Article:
11/23/2015 – 4:00 am
This is the last part of a series highlighting many aspects of drug use, enforcement of drug laws and treatment that community members and authorities in Hancock County face.
For the past fourteen weeks, the University of Findlay College of Pharmacy has been conducting seminars which covered all aspects of chemical dependency and addiction, and how it has affected Findlay and Hancock County. The seminars featured representatives from law enforcement and the criminal justice system, scholars, researchers, and testimonials from individuals who have been inflicted with the disease of addiction. Sponsored by the Hancock ADAMHS Board and the University of Findlay, the seminars were led by Dr. Michael Milks, Professor of Pharmacy. Milks said that the course was created as a way to educate the students on risks and dangers associated with chemical dependency and addiction.
“In addition to that, it is a community service offered with no charge to the public to come in for any of the talks at all or to participate in the discussion.” said Milks
The content of the individual sessions varied week after week, but Milks said that he was amazed at the response of the debate on the marijuana legalization issue. That particular session was held before the election and Milks said that he found people were adamantly for or against the issue.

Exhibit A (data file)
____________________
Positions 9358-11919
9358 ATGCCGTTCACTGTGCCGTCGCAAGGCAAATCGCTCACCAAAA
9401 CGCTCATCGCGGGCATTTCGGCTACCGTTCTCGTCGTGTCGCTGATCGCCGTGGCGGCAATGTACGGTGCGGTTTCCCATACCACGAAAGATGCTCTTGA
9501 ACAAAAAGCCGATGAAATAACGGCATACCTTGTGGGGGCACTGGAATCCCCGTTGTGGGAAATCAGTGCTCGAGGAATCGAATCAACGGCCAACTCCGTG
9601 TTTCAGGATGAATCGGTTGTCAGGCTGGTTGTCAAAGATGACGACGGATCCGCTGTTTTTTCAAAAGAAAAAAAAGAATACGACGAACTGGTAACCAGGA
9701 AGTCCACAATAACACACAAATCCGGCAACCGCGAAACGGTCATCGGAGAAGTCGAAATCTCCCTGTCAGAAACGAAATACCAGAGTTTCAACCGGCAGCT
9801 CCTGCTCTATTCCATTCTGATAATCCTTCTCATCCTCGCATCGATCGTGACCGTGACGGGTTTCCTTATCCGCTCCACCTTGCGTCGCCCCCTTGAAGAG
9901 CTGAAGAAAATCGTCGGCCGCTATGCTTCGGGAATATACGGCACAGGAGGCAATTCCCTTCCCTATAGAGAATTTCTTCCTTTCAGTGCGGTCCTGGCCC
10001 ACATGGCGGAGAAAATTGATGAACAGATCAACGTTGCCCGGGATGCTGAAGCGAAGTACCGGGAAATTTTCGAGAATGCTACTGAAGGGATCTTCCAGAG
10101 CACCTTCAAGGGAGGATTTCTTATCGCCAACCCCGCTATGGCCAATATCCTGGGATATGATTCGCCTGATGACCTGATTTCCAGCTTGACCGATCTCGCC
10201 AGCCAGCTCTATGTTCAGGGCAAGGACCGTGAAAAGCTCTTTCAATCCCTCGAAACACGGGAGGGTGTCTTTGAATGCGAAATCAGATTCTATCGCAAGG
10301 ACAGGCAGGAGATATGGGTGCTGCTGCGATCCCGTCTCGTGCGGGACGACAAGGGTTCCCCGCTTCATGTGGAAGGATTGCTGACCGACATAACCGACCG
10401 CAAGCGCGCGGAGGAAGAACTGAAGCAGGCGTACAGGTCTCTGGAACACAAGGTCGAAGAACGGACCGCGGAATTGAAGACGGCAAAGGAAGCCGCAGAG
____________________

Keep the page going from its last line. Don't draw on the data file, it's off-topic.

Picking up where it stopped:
“We had a mother-daughter team who had a somewhat of a debate discussing pros and cons of Issue 3. And boy, passions run deep one way or another. There was nobody that I talked to that was middle of the road.” said Milks.
Milks said that when people begin to study addiction, when they begin to learn about how much it can affect people, many times they approach it believing that addicts possess a moral failing, that they do not have the willpower to not be tempted by drugs or alcohol, when in reality addiction is a disease that can slowly gain a foothold into a person’s life.
“Just say no. How hard is that? Just don’t start doing drugs. So clearly there is some antecedent behavior that leads people down that tortuous route but I think it’s useful to remember that not only is it a disease but that it is a fatal disease if left untreated.” said Milks
Several individuals told personal stories of their struggles with addiction. In doing so, participants could see that chemical dependency would inflict people of all walks of life. Successful businessmen, professional practitioners, students, mothers, fathers, and children. Many times addiction would manifest itself simply because there were opportunities available. Milks noted that this was important to remember.
“Very successful businessmen and professionals, none of us are immune to it. But it was a message of hope ultimately to bring were successful up to this point in their recovery.” said Milks.
Ultimately, Milks said that he hoped that the seminars helped to open minds and educate people about how far reaching addiction can be and how it can take hold of people.
“I think that one fact that seemed to hit most people with a certain amount of amazement was that it’s predictable that an addict will relapse on his or her way to ultimate recovery.” said Milks.
And when that happens, Milks said those around them need to be ready to understand and help people as they struggle to live in their recovery. The Chemical Dependency Seminars were sponsored by The University of Findlay College of Pharmacy, the Hancock County ADAMHS Board, The Hancock County Community Partnership and the Hancock County Opiate Task Force.
Listen below for our complete interview with Dr. Milks.
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